Monday Morning Movie Review: The Stuff (1985)

Shudder continues to deliver up the bizarre and unusual, proving it’s well worth the price of admission for the streaming service.  This last week saw the service bring the 1985 film The Stuff to the service.

It’s an unusual horror flick that combines elements of consumer protection advocacy, mass media advertising, consumerism, ruthless business tactics, and addiction into a blob of creamy terror.

Indeed, the film is something like The Blob (1958) and Halloween III: Season of the Witch (1982) rolled into one:  a greedy corporation knowingly sells a dangerous product, which turns out to be a goopy white organism that entire consumes the very people consuming it.

So, essentially, the entire flick is a metaphor for consumerism and corporate greed run amok.

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SubscribeStar Saturday Post “The TJC Spring Jam” is Posted!

Dear Readers,

I have been writing like the wind today.  I have finally caught up on all SubscribeStar content from the past couple of weekends.

You can now read “The TJC Spring Jam” if you’re a $1 a month or higher subscriber.

It’s a detailed rundown of the concert, including the major tunes played, the in-depth financials, and the organization of the concert.  Learn from my mistakes and successes!

Also, Sunday Doodles LXXXII is up, too!

Thanks again to subscribers and regular readers for your patience.  It’s been a wonderfully quiet day at home—literally, I’ve only gone outside to check the mail and to cut some oregano from my garden—so I’ve gotten a ton of writing done today.

It’s good to restore order to the blog!

Happy Reading!

—TPP

SubscribeStar Saturday: Small-Scale Entrepreneurism

Today’s post is a SubscribeStar Saturday exclusive.  To read the full post, subscribe to my SubscribeStar page for $1 a month or more.  For a full rundown of everything your subscription gets, click here.

Last night was my first ever Spring Jam, and my second ever front porch concert.  The first such concert, my Halloween Spooktacular, was far more successful than I imagined.  At the time of this writing—which is actually before the concert (gasp!)—I don’t know how well the Spring Jam will go financially, but I’ll have detailed numbers, as well as an overall review of the event, next Saturday.

That said, in putting together this second front porch concert, I’ve run into a few more hiccups than last time.  Most of these have been relatively minor—and one of them quite major—but they’ve taught me some lessons for next time.

Most importantly, they’ve driven home the risks and opportunities inherent in putting on any endeavor.  Impresarios past and present know well the risks of producing any kind of stage or musical production.  Even at the very small scale at which I am working, some risks are present.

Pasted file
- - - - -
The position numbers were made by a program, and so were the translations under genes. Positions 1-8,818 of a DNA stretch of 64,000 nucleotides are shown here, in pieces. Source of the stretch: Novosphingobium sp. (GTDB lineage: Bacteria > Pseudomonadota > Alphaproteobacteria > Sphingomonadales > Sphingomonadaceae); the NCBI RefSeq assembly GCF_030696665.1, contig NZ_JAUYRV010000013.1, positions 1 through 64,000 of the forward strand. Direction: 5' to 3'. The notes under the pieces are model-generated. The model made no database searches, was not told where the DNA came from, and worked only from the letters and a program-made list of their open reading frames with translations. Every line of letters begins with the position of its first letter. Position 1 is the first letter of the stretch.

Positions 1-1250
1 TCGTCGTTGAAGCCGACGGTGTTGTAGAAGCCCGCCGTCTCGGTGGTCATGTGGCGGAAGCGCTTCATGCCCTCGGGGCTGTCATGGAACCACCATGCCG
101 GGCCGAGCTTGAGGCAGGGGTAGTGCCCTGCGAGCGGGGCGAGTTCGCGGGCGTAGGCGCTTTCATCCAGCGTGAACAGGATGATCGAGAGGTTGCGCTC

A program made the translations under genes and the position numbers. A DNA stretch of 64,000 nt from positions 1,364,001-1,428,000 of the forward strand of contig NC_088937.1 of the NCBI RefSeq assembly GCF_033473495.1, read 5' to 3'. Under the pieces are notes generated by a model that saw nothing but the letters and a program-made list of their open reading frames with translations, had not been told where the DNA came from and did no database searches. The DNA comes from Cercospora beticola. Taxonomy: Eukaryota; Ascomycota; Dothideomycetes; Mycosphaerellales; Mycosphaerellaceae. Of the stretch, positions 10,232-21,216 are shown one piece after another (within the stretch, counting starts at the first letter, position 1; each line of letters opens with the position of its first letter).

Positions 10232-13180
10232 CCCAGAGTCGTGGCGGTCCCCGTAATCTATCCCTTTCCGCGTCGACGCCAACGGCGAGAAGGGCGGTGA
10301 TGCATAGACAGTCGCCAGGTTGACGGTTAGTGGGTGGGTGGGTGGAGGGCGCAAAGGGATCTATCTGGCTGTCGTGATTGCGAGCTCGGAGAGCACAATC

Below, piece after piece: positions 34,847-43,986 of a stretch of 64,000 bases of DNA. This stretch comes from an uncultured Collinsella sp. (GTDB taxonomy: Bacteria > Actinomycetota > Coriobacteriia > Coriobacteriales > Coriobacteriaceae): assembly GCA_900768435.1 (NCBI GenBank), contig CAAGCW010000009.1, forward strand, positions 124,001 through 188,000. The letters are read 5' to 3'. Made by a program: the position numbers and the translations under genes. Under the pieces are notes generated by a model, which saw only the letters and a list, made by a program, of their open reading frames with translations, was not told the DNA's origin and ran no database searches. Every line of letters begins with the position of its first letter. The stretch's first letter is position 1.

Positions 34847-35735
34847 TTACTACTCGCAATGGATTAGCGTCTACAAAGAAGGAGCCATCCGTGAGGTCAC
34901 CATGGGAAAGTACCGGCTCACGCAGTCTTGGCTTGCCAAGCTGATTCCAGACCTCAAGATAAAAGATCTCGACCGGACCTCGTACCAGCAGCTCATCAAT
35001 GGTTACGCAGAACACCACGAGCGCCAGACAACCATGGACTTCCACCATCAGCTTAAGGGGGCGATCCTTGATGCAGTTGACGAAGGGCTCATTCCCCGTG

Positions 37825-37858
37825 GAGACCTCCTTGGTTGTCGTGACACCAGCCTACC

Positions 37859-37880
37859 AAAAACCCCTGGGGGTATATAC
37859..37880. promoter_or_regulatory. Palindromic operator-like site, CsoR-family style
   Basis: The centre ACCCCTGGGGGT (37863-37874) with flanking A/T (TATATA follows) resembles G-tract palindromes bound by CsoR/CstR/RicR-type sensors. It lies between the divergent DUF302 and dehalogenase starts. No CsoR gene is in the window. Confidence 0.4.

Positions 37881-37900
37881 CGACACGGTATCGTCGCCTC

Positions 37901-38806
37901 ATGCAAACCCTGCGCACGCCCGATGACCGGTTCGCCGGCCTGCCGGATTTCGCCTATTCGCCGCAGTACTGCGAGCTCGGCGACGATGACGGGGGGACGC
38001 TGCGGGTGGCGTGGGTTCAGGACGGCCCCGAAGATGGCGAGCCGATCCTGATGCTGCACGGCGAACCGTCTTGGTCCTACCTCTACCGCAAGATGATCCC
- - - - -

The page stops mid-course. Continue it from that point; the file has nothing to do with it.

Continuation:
To that end, allow me to share with you some of the learning opportunities putting together this Spring Jam has afforded me, and how these lessons can be applied to future entrepreneurial ventures of any kind.

This post will be finished later; I was slammed with the Spring Jam and wasn’t able to finish the subscriber essay.  I’ll let y’all know when I have it done.  Apologies!  —TPP

To read the rest of this post, subscribe to my SubscribeStar page for $1 a month or more.

TBT: Cass on Our Diminished Income

The other day my students and I were talking about the Model T Ford, which in the 1920s ran around $6000 in today’s money for a new car.  It is impossible to find a brand-new vehicle of any make for $6000 today.  Granted, a Ford Focus, for example, is packed with way more technology and safety features than a Model T from 100 years ago, and that technological advancement gets factored into the price.

But consider that in the 1990s, when Kia hit the American market, they advertised a new sedan for around $6999 (in 1990s’ dollars).  What would that be twenty-five years late—maybe $9000 or $10,000?  That price point, too, is virtually impossible.

I managed to purchase my current vehicle—a 2017 Nissan Versa Note SV—for right around $9100.  It has around 45,000 miles on it when I bought it, and had been a rental vehicle before I purchased it.  I got a steal on that car—the closest comparable I’ve found since then was a list price of around $8900 (the list for my car was $8000 even).  That’s for a four-year old subcompact hatchback.

I got lucky when I found that car.  I figured it would be easy enough to find a decent car for under $10,000 when I began vehicle shopping in late 2019.  Boy, was I wrong.  Vehicles last longer than ever before, and maintain their value a very long time.  They’re also, as mentioned, packed full of technology and safety features that weren’t present even twenty years ago.  Trucks in particular hold their value extremely well; to find a truck in my price range, I’d have had to purchase a Ford F-150 from 1994 with half-a-million miles on it.